Latex - A new OpenERP Reporting Engine!
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An email from Gustavo Orrillo <firstname.lastname@example.org> in community!
We just developed a new openerp module that allows the creation of reports using Latex, and we wanted to share the information with you.
What is Latex?
TeX is a computer program for typesetting documents, created by Donald Knuth. It takes a suitably prepared computer file and converts it to a form which may be printed on many kinds of printers, including dot-matrix printers, laser printers and high-resolution typesetting machines. LaTeX is a set of macros for TeX that aims at reducing the user's task to the sole role of writing the content, LaTeX taking care of all the formatting process. A number of well-established publishers now use TeX or LaTeX to typeset books and mathematical journals. It is also well appreciated by users caring about typography, consistent formatting, efficient collaborative writing and open formats.
Why we used Latex?
Well... we ran into some problems creating reports using RML and WebKit, and we thought it made sense to develop a module for creating reports using LaTex (we have some experience doing that).
How do I use the module?
The OpenERP-addon combines "Mako Template language" and Latex to generate high-end quality reports. Latex is not a simple language but you don't need to be an expert for creating simple reports. There is a learning curve involved in using Latex, but the productivity gains of using it are very high.
You must install Latex in your server to make it works. In debian and ubuntu you can execute:
apt-get install texlive-latex-base texlive-fonts-recommended
Where can I learn Latex?
The best place to start is http://en.wikibooks.org/wiki/LaTeX. Another good place for finding modules is CTAN (http://www.ctan.org/)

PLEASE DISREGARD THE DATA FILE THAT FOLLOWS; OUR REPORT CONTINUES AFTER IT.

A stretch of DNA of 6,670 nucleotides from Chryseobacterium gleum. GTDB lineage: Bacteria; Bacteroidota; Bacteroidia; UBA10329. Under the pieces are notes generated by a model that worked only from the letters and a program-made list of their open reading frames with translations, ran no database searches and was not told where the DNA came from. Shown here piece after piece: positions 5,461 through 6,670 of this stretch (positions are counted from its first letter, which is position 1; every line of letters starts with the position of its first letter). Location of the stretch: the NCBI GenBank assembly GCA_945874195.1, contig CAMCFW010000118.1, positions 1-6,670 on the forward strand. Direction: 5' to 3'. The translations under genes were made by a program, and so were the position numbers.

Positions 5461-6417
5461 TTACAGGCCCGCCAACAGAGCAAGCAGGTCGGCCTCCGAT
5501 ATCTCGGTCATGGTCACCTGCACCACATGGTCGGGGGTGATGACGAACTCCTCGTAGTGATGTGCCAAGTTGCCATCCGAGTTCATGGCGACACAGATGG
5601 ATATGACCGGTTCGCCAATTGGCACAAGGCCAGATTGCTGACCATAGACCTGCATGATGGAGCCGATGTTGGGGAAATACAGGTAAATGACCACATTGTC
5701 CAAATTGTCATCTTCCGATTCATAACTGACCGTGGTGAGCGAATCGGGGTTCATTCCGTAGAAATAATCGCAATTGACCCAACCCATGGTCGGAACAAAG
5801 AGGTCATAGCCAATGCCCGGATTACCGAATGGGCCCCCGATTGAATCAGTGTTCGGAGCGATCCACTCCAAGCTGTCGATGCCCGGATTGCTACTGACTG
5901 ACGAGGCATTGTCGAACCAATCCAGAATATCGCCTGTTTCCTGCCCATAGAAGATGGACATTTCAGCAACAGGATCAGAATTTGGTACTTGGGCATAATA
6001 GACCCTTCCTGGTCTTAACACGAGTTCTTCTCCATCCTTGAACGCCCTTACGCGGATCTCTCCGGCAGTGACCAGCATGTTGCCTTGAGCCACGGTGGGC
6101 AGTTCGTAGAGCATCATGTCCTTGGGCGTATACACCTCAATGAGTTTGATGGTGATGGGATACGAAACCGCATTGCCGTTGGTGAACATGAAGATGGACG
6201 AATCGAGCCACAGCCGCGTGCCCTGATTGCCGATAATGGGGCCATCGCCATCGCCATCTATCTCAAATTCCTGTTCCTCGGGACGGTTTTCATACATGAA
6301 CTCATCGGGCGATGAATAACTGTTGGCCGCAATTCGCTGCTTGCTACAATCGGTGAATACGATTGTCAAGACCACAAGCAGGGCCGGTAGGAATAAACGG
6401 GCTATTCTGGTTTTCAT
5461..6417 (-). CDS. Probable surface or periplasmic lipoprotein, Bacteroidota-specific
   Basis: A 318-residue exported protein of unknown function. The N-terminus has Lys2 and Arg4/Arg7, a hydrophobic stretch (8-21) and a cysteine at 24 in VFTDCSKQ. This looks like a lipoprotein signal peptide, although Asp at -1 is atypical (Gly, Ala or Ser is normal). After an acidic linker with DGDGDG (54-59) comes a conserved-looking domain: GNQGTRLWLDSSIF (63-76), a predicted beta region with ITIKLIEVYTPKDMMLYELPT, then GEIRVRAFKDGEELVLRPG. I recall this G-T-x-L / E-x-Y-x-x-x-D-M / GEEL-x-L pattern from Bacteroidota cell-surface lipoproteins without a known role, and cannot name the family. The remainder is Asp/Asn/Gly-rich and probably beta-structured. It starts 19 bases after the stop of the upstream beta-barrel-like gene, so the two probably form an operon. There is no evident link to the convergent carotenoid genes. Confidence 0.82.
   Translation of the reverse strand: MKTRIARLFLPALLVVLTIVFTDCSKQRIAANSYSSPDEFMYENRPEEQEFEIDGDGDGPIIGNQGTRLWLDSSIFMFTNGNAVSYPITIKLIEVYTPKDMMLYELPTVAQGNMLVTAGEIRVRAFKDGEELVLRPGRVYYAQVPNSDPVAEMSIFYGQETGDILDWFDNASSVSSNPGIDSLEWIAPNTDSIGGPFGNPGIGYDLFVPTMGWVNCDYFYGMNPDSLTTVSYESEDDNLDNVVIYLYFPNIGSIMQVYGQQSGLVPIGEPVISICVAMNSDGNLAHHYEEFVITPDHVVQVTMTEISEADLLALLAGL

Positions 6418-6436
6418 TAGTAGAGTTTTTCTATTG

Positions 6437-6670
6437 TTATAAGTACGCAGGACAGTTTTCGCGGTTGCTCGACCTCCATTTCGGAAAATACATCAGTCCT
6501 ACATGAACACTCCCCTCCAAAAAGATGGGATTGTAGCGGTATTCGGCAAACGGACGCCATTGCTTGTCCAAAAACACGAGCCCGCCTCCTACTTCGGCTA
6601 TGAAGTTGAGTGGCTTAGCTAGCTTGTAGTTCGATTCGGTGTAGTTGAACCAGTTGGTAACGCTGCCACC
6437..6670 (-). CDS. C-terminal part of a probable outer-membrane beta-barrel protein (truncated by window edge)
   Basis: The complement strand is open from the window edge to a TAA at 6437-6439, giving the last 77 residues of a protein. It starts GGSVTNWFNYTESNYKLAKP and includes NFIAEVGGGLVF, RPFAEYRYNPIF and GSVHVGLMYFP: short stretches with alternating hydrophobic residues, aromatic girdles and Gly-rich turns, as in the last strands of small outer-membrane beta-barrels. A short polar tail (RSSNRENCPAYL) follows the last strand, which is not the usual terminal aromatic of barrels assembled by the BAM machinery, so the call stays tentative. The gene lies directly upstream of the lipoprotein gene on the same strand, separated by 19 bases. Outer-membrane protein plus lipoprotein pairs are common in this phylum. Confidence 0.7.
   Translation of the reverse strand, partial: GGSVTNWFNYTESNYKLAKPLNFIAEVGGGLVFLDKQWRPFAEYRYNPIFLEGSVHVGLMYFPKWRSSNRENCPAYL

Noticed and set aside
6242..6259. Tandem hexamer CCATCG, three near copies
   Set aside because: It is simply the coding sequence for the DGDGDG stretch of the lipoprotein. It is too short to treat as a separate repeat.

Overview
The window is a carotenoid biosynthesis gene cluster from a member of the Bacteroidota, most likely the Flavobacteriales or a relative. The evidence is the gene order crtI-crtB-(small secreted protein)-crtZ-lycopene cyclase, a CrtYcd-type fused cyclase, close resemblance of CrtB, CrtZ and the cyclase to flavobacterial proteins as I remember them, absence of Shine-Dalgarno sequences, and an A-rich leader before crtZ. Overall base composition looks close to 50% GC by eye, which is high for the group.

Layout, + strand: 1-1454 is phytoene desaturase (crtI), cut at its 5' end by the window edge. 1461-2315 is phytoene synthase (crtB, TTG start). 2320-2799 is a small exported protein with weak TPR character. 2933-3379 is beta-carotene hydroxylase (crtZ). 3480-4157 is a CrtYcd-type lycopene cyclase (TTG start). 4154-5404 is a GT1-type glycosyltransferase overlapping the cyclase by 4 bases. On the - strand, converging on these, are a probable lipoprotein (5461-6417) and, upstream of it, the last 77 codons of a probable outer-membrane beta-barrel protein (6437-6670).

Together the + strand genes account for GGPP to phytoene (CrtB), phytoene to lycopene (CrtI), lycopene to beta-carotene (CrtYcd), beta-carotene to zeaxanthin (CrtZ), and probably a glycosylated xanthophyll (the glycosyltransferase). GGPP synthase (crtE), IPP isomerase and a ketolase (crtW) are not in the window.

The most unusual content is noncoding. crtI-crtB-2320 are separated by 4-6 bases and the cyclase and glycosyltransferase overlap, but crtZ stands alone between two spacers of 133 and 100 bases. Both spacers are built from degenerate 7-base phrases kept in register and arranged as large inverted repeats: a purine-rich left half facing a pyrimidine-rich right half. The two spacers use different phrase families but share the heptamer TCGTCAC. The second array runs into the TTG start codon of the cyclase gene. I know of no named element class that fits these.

Where can I download the openerp module?
You can find the module in: https://launchpad.net/openerp-report-latex
If you feel like trying it or documenting or suggesting new functionalities or helping with the development of the module, you are welcome to do so,
Any comments or thoughts, don't hesitate to e-mail the developers.
And a Response from Raphael Valyi, one of the most active OpenERP community members!
First kudos for the module!
As a note let me just tell you our Latex + OpenERP story:
at Akretion, during 2 years we used to produce our big OpenERP project quotes using OpenERP inside Latex reports!
Technically, the way we did it was extending the Gollum wiki (the wiki of Github https://github.com/gollum/gollum ) that already has builtin RST/markdown support via a docutils converter, so we could include RST fragments inside Latex documents (yes we added the Latex format type). Inside the documents, no matter the format, we had a first pass of ERB templating where we had OOOR objects (Ruby proxies to OpnERP via JSON/RPC https://github.com/akretion/ooor).
So we had a pipe like:
RST + ERB -> HTML | Latex -> pdf
That worked for what we needed. Much better than Openoffice copy/paste I should say.
Still recently we came to the conclusion that we could achieve results good enough by just printing the HTML gollum page in Chrome or Firefox (print to file).
That is, after using Latex for 10 years, I finally dropped my beloved Latex! We also changed the ERB template for Liquid (with erpify) that is non evaling and enables us to let our customers edit in our wiki without hacking us. So we now have a pipe much like:
RST | Markdown + Liquid -> HTML/pdf
The main advantage is we can now better mix RST and Markdown pages, and even inherit from regular HTML pages, to build our documentation in exactly the flavour our customers need. We can also take full advantage of Gollum markup that happens at the HTML level while before we had to refrain us from using it as it would not make its way to the Latex pdf. That was hurting the reusability of the documentations fragments between documentation pages and pdf documents.
We had some doubt about loosing the handy Latex Table Of Content. But Gollum has some built-in HTML Nokogiri parser that rebuild a nice page index from the final HTML structure resulting from the RST/Markdown assembly, at the end, it does the job, at least for us.
Unlike Latex, it may not be suitable to print a book. But it's enough to print a quote, a documentation or a contract.
Finally this again boils down to the 2 choice to make reports:
1) use a print solution like Reportlab, Latex, Prawn etc..
2) use an HTML technology unaware of many print details but trying to bridge the gap.
So me moved from 1) to 2) in our specific case but the interesting points is we didn't had to abandon all the RST goodness while doing the move.